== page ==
By, Susan Sprout
American Dittany, Cunila origanoides, is a perennial plant in the Lamiaceae or Mint Family. “American” is attached to its common name because there are other plants native to Europe with the same name. The second part of its scientific name indicates that this plant resembles Oregano. Not too surprising, as quite a few of our cooking herbs are classified in the Mint Family as well. In fact, along with square stems and opposite leaves, aroma is one of the BIG family traits. Basil, Sweet Marjoram, Sage, Lemon Balm. Rosemary – to name just a few. There are lots – that are mostly native to other continents.
I accidently became acquainted with American Dittany almost forty years ago as I tried cliff climbing near a creek. My boot slipped, and I grabbed the nearest rocky ledge. My reward was two fold: 1) I did not fall; 2) I was suddenly blessed with an amazing aroma from the plant growing nearest to my nose. Through all the following years of visiting that cliff and those plants, I have become aware of the decrease in their population. When I climb up to find them, I have to look and step really carefully in order to get photos. They now appear smaller than the reference books’ height of eight to sixteen inches. I missed their blooming time this year occurring from August to October. None of the plants I saw had their tiny, two-lipped purple flowers or the dried remains of them. Maybe they didn’t have the stored energy in their fibrous root system to reproduce.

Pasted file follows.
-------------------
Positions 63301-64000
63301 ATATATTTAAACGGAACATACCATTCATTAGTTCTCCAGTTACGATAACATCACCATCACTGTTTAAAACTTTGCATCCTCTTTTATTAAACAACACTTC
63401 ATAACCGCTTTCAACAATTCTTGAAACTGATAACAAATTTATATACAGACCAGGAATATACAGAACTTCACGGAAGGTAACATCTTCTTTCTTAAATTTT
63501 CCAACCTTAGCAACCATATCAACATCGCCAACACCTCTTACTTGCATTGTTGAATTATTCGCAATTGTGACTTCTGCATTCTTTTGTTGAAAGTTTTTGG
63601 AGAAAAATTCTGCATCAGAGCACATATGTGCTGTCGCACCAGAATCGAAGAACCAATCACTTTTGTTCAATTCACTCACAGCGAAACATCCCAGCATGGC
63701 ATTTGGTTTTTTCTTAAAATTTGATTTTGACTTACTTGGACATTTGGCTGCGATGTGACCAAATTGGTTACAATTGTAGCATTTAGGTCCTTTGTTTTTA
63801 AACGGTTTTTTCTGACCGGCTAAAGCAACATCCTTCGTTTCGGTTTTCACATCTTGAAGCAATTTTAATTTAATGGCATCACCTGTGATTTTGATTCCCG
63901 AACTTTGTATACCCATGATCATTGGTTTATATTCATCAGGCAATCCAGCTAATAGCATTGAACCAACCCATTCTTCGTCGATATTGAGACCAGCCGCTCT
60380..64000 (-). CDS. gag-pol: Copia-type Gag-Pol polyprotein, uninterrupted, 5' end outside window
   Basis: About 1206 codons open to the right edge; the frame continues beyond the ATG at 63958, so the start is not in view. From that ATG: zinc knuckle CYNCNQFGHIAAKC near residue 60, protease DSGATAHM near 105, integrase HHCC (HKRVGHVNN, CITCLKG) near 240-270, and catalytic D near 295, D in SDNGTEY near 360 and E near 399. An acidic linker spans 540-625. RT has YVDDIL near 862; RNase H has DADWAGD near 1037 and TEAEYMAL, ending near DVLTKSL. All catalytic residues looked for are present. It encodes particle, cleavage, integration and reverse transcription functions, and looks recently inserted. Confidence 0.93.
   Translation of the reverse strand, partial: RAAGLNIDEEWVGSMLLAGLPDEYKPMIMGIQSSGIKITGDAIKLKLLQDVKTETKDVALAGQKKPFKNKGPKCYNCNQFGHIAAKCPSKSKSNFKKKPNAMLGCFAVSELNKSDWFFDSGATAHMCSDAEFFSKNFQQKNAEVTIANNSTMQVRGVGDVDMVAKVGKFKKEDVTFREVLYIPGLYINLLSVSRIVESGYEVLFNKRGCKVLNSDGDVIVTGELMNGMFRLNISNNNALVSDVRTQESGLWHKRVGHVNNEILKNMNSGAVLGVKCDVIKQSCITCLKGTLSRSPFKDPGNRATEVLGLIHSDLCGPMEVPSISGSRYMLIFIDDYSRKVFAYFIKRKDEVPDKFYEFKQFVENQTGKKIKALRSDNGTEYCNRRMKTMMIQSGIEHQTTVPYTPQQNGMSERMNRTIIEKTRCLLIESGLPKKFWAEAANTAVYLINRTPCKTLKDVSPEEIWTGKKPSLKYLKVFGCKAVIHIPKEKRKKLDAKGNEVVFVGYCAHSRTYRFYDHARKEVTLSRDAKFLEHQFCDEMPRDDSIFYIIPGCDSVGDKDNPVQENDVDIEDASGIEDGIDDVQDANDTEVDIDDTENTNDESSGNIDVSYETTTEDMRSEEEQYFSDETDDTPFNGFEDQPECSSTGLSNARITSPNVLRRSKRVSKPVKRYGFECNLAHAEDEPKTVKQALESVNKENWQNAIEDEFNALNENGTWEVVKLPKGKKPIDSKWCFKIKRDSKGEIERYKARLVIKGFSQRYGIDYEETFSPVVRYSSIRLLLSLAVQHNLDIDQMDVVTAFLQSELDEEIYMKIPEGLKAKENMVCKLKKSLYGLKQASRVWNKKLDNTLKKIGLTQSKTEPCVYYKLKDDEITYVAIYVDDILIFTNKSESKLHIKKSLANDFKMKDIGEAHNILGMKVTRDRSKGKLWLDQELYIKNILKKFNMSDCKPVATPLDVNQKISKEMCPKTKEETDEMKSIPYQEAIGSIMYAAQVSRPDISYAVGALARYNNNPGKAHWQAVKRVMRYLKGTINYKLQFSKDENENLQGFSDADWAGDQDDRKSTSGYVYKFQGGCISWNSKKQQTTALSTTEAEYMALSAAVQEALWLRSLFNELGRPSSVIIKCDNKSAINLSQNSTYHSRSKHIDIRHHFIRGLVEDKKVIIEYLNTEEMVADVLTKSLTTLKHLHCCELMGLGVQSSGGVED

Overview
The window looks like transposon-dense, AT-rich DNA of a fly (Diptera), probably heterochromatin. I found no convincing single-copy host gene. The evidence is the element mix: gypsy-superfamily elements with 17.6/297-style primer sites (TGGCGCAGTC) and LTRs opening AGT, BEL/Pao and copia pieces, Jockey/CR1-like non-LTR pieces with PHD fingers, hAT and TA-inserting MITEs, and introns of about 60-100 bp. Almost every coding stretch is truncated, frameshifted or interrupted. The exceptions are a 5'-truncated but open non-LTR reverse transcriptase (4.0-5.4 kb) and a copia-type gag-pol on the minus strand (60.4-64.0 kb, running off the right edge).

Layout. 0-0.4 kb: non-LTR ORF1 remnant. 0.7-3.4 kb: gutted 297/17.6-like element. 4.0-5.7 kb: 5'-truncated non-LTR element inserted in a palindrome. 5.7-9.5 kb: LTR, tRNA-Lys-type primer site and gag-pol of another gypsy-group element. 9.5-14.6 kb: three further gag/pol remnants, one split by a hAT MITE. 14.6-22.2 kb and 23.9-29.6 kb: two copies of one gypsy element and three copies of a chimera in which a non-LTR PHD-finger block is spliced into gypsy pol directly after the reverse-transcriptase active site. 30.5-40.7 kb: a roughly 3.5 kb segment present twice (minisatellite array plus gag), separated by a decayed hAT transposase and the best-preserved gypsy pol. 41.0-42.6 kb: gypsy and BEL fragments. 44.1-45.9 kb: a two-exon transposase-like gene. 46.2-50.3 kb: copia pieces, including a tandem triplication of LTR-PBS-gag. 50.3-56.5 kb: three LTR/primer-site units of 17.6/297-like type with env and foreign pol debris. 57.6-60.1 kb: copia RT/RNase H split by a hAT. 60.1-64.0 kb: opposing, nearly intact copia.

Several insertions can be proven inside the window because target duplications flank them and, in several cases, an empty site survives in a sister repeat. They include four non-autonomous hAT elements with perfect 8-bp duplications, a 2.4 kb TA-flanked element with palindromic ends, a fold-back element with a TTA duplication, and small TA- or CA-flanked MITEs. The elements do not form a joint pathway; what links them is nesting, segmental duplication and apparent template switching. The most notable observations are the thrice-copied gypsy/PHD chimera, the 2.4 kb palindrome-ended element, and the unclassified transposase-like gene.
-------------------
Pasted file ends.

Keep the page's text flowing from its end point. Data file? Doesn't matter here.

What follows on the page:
American Dittany or Stone-mint or Frost-mint is native to this continent from New York to Florida and west to Texas and Illinois. It tends to grow in dry forests and in the thin soils of rock outcrops, especially where vegetation is sparse. The serrated, lance-shaped leaves, dotted with oil glands (the scent), are opposite and stalkless, flowering from their axils. The wiry stem is brown and appears woody. When rolled between my fingers, I can feel the bumps that make it “squared”. In some resources, American Dittany is dubbed as a “sub-shrub” which is a dwarf, woody plant. I have not yet witnessed the reason this plant received a common name of Frost-mint. Evidently, when the watery sap pushes out at the bottom of a stem that has been cracked open by a hard freeze, it freezes into ribbon-like projections around the base looking like “frost flowers”! I would love to get a photo of that! I may have to let that task to someone younger and more agile. At my age, I probably shouldn’t be climbing around on cliffs in the slipperiness of winter.